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1st International Expert Meeting for Safer Births Liveborn research

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Learning from experts: Sharing research and supporting collaboration

According to the WHO Progress Report 2023 the reduction of deaths of pregnant women, mothers, and babies has stagnated since 2015.  

Research projects in several countries including Tanzania, Nepal, the Democratic Republic of the Congo, Norway, and the United States are focused on research and innovation to improve maternal and newborn health. Over the past three years, these separate research groups have met each month –virtually—as an informal network to share what they’ve learned. Last week they met in person for the first time.

Common interest, common tools

Hosted at the Laerdal headquarters in Stavanger, Norway, by Laerdal’s Strategic Research team, the 1st International Expert Meeting for Safer Births Liveborn research gathered more than 40 international experts to address global challenges related to maternal and newborn mortality and discuss opportunities for collaboration, product development, and new research.

The meeting aimed to build on the innovations developed as a result of Safer Births research and development. The researchers and clinicians who gathered share a common interest— the use of the lifesaving Safer Births innovations and Liveborn tools.

Liveborn is software for data collection, real-time guidance, and post-resuscitation debriefing. Liveborn is used in clinical settings with the heart rate meter, NeoBeat, the fetal heart rate monitor, Moyo and with the NeoNatalie Live simulator in training settings.

Tore Lærdal Liveborn.jpgTore Lærdal on newborn mortality

Understanding unanswered questions

Globally, neonatal mortality continues to be a challenge as a result of complications during childbirth including asphyxia, prematurity, and infections. While there are demonstrated effective interventions like the Safer Births Bundle of Care (SBBC), there are still important questions to be answered:

  • How well can we prevent birth asphyxia in the first place?
  • Can we help increase use of vacuum assisted birth to reduce unnecessary c-sections?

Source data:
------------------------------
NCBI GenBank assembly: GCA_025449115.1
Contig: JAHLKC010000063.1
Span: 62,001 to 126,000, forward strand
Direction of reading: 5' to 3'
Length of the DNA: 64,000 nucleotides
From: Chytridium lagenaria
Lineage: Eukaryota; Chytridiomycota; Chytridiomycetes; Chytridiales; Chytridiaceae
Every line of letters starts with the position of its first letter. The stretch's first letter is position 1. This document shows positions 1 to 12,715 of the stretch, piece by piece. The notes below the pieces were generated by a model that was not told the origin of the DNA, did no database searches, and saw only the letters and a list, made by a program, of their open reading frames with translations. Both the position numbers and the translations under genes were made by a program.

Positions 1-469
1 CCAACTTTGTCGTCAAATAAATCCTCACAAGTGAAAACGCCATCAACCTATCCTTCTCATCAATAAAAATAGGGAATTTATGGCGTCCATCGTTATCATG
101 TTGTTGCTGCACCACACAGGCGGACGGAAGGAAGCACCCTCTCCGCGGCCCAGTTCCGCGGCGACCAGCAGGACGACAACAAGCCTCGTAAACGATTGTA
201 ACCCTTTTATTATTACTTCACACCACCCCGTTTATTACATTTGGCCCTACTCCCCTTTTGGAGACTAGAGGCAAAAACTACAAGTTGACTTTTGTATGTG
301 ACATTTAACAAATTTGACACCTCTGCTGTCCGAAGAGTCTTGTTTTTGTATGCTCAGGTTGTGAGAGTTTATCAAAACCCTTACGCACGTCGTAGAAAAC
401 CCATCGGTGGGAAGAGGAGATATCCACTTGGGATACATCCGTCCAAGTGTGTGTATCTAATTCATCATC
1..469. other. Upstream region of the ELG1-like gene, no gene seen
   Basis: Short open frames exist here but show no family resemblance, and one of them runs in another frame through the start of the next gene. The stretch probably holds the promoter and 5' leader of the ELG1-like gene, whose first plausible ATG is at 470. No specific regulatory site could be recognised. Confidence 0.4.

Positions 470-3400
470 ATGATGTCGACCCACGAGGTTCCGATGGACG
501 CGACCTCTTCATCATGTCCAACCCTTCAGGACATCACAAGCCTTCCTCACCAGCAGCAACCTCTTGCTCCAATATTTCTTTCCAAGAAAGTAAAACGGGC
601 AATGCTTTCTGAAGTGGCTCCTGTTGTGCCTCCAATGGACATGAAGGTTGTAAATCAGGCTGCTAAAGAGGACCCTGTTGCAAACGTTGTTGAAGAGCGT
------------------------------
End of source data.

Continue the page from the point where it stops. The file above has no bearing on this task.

• How can we better support clinicians with real-time guidance and clinical debriefing?
  • Research + innovation: Contributing to the global research community

The research teams presented ongoing research as well as concepts for clinical, training, and decision-making tools to support Safer Births research collaborations in the years to come. 


The Safer Births project was initiated at Haydom Lutheran Hospital in 2012 with a grant from the Norwegian Research Council. Safer Births aimed to reduce maternal and newborn mortality in Tanzania. The research and innovations from this project have been shown to enable each midwife to save two additional lives, every year. These results led to the development of the Safer Births Bundle of Care program which is now scaling up to 110 hospitals in Tanzania.

While SBBC is scaling up proven interventions, new opportunities have been identified for the Safer Births 3 project. With funding support from Innovation Norway, Safer Births 3 focuses on the intrapartum perspective. To address unnecessary c-sections which leads to an increased risk of death to both mother and baby, Haydom Hospital has established the Safe Vacuum project to support decision-making and increase competency of healthcare personnel to ensure safe and timely vacuum assisted births in second stage of labor.

Another research topic is the use of Liveborn Station data to drive simulation-based education at the Stavanger Acute Medicine Foundation for Education and Research (SAFER). Two midwives have started their PhD training at Haydom to study the feasibility and acceptability of Safe Vacuum.